Wednesday, January 15, 2020

The Crossover (Graphic Novel), written by Kwame Alexander, illustrated by Dawud Anyabwile, reviewed by Amanda Davies

Summary: This graphic novel version of Alexander's novel in verse includes all of the same text as the original with illustrations added by Dawud Anyabwile. The Crossover follows Josh Bell, also known as Filthy McNasty, as he plays basketball, talks trash, and learns about what it means to be a brother, son, and friend. Like many siblings in middle school Josh and his twin Jordan love each other and are constantly fighting. Girls and basketball start to strain their relationship in new ways. When the boys realize that their former NBA-playing dad isn't as invincible as they thought he was, they have to decide how they're going to handle it.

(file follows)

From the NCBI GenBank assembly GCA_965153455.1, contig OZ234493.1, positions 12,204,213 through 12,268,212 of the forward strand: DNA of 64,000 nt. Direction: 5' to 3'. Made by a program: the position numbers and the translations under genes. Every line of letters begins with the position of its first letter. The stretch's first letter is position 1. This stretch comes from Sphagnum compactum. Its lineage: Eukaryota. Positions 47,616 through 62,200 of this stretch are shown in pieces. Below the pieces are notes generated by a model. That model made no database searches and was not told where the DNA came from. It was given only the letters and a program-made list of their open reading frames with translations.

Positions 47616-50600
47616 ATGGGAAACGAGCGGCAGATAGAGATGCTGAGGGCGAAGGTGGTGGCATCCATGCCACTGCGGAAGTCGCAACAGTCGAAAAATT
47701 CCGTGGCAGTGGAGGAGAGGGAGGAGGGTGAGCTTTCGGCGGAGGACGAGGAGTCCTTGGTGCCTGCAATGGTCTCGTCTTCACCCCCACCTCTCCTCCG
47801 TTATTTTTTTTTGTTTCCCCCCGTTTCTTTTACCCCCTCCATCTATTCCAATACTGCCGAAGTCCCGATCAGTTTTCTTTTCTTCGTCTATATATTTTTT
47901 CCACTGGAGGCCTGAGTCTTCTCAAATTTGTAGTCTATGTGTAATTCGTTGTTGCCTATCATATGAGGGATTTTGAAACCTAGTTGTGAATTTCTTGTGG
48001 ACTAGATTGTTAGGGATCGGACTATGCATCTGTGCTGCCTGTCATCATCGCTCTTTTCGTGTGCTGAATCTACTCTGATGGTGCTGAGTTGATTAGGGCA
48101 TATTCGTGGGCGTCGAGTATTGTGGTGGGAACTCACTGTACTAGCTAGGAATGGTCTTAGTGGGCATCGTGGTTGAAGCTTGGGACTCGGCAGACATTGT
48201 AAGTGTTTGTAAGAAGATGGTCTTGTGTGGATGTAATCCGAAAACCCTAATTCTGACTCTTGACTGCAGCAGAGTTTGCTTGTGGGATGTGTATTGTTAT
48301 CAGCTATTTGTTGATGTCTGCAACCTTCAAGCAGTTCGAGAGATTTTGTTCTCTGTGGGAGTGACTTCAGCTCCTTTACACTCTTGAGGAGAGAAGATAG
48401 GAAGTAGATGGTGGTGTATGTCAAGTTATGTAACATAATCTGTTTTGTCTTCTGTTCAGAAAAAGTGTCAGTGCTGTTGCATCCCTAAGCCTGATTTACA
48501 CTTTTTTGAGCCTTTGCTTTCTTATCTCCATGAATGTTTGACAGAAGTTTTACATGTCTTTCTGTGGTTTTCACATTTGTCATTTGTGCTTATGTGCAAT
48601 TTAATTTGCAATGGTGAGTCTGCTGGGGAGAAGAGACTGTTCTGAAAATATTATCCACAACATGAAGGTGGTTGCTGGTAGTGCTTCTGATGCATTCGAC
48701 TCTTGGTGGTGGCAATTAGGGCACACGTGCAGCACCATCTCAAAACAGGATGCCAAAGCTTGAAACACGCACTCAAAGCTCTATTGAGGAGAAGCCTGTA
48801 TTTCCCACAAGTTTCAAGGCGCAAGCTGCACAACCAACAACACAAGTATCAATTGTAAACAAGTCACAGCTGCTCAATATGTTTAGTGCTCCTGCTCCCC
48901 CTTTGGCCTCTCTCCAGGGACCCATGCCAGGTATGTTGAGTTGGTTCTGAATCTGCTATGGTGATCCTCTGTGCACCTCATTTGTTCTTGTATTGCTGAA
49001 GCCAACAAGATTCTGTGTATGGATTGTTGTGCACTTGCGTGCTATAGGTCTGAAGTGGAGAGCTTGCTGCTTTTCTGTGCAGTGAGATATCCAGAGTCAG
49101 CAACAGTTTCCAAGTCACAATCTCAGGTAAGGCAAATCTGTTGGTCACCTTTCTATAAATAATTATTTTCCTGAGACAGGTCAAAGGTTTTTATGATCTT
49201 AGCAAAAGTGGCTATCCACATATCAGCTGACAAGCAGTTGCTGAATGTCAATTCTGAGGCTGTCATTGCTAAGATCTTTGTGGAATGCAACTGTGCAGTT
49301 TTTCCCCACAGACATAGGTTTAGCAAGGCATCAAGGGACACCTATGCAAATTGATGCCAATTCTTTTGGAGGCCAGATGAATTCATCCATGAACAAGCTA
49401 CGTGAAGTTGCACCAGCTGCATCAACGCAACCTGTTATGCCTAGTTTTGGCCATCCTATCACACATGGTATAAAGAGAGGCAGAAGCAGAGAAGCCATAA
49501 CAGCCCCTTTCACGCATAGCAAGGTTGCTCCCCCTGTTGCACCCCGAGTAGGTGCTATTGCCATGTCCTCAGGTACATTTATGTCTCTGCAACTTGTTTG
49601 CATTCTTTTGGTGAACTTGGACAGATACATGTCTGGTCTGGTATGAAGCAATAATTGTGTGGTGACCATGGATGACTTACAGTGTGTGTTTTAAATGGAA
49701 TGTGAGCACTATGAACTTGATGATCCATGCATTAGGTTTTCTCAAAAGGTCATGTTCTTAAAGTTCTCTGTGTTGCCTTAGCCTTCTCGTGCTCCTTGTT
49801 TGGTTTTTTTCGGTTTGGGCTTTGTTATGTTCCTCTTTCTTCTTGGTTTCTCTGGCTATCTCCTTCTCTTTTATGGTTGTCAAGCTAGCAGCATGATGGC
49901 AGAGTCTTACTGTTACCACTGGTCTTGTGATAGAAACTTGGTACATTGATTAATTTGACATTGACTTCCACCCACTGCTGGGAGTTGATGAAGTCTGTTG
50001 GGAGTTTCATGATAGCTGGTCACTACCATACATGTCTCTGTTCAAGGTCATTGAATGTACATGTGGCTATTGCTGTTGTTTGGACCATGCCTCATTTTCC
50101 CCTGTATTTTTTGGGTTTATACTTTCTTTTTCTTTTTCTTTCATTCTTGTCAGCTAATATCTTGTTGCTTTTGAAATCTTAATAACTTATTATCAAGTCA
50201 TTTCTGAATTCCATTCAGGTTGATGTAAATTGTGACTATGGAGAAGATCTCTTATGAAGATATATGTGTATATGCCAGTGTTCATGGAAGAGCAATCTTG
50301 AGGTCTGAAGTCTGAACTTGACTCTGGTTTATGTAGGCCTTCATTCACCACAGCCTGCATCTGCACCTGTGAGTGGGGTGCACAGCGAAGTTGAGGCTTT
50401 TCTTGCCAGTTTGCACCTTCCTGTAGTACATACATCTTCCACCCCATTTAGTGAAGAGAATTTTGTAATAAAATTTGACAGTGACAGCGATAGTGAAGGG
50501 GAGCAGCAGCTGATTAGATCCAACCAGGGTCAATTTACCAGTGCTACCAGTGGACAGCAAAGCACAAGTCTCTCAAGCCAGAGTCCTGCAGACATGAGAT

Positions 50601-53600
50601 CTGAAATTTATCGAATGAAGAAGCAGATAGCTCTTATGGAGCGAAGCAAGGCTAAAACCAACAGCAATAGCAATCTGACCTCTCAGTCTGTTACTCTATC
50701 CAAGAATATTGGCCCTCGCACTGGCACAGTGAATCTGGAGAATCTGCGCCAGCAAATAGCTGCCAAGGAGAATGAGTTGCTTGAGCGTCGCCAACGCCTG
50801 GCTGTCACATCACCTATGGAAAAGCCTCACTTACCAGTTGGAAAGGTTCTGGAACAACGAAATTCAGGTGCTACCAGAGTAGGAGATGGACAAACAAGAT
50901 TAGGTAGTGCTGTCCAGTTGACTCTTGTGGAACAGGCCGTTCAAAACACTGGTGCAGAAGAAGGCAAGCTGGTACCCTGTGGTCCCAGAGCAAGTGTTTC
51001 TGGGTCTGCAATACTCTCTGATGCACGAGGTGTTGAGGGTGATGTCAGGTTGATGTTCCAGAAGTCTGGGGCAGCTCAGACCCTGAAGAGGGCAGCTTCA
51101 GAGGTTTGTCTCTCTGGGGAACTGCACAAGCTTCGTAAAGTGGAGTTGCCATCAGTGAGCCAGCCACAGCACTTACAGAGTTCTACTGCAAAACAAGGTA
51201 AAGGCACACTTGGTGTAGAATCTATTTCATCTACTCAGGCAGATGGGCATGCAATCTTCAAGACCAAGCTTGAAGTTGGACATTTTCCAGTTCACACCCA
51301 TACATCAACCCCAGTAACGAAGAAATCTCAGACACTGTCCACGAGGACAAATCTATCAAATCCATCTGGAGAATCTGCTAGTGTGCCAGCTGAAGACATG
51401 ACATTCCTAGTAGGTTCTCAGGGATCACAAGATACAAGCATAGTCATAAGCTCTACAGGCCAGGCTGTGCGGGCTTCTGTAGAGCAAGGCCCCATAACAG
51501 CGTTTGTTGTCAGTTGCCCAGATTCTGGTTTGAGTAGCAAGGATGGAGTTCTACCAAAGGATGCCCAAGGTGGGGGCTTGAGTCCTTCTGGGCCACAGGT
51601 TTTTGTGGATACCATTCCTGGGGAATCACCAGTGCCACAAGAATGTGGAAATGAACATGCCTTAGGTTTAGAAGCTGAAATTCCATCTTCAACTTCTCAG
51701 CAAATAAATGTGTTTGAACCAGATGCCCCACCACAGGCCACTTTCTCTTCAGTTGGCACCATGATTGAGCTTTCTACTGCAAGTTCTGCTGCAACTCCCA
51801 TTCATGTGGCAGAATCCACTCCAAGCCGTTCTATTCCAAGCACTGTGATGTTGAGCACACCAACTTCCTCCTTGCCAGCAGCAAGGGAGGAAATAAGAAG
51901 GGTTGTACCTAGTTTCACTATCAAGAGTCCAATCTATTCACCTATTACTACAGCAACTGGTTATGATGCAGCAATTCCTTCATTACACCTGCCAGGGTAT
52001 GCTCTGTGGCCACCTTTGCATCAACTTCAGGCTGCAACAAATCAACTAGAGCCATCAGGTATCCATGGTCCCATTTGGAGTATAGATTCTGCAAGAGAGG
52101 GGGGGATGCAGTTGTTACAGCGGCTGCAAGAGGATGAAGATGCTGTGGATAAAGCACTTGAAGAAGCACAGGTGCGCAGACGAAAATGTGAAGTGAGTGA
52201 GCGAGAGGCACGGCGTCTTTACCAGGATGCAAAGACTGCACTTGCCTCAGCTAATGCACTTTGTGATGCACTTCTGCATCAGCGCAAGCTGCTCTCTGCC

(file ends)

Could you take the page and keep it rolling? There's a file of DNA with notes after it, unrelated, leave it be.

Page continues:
Straight Talk for Librarians: Alexander's outstanding, visual poetry is brought more vividly to life by Anyabwile's illustrations. Anyabwile restricts his color palette to orange, black, and white, continuing the colors first used on Alexander's novel. The orange brings to mind the color of a basketball and is used largely as background color other than when it's being used for the ball itself. Anyabwile uses a combination of framed and unframed illustrations to help direct the reader's focus. Students who loved the novel will love this graphic version of it. English teachers could easily use the book as a mentor text for student writing, either in its entirety or as individual poems. In addition to having students model their own writing after Alexander's, Anyabwile's illustrations provide inspiration for illustrating text or as mentors for projects in art class. There is so much to unpack throughout both the text and illustrations when it comes to allusion, theme, onomatopoeia, word choice, voice, color palette, and inference.

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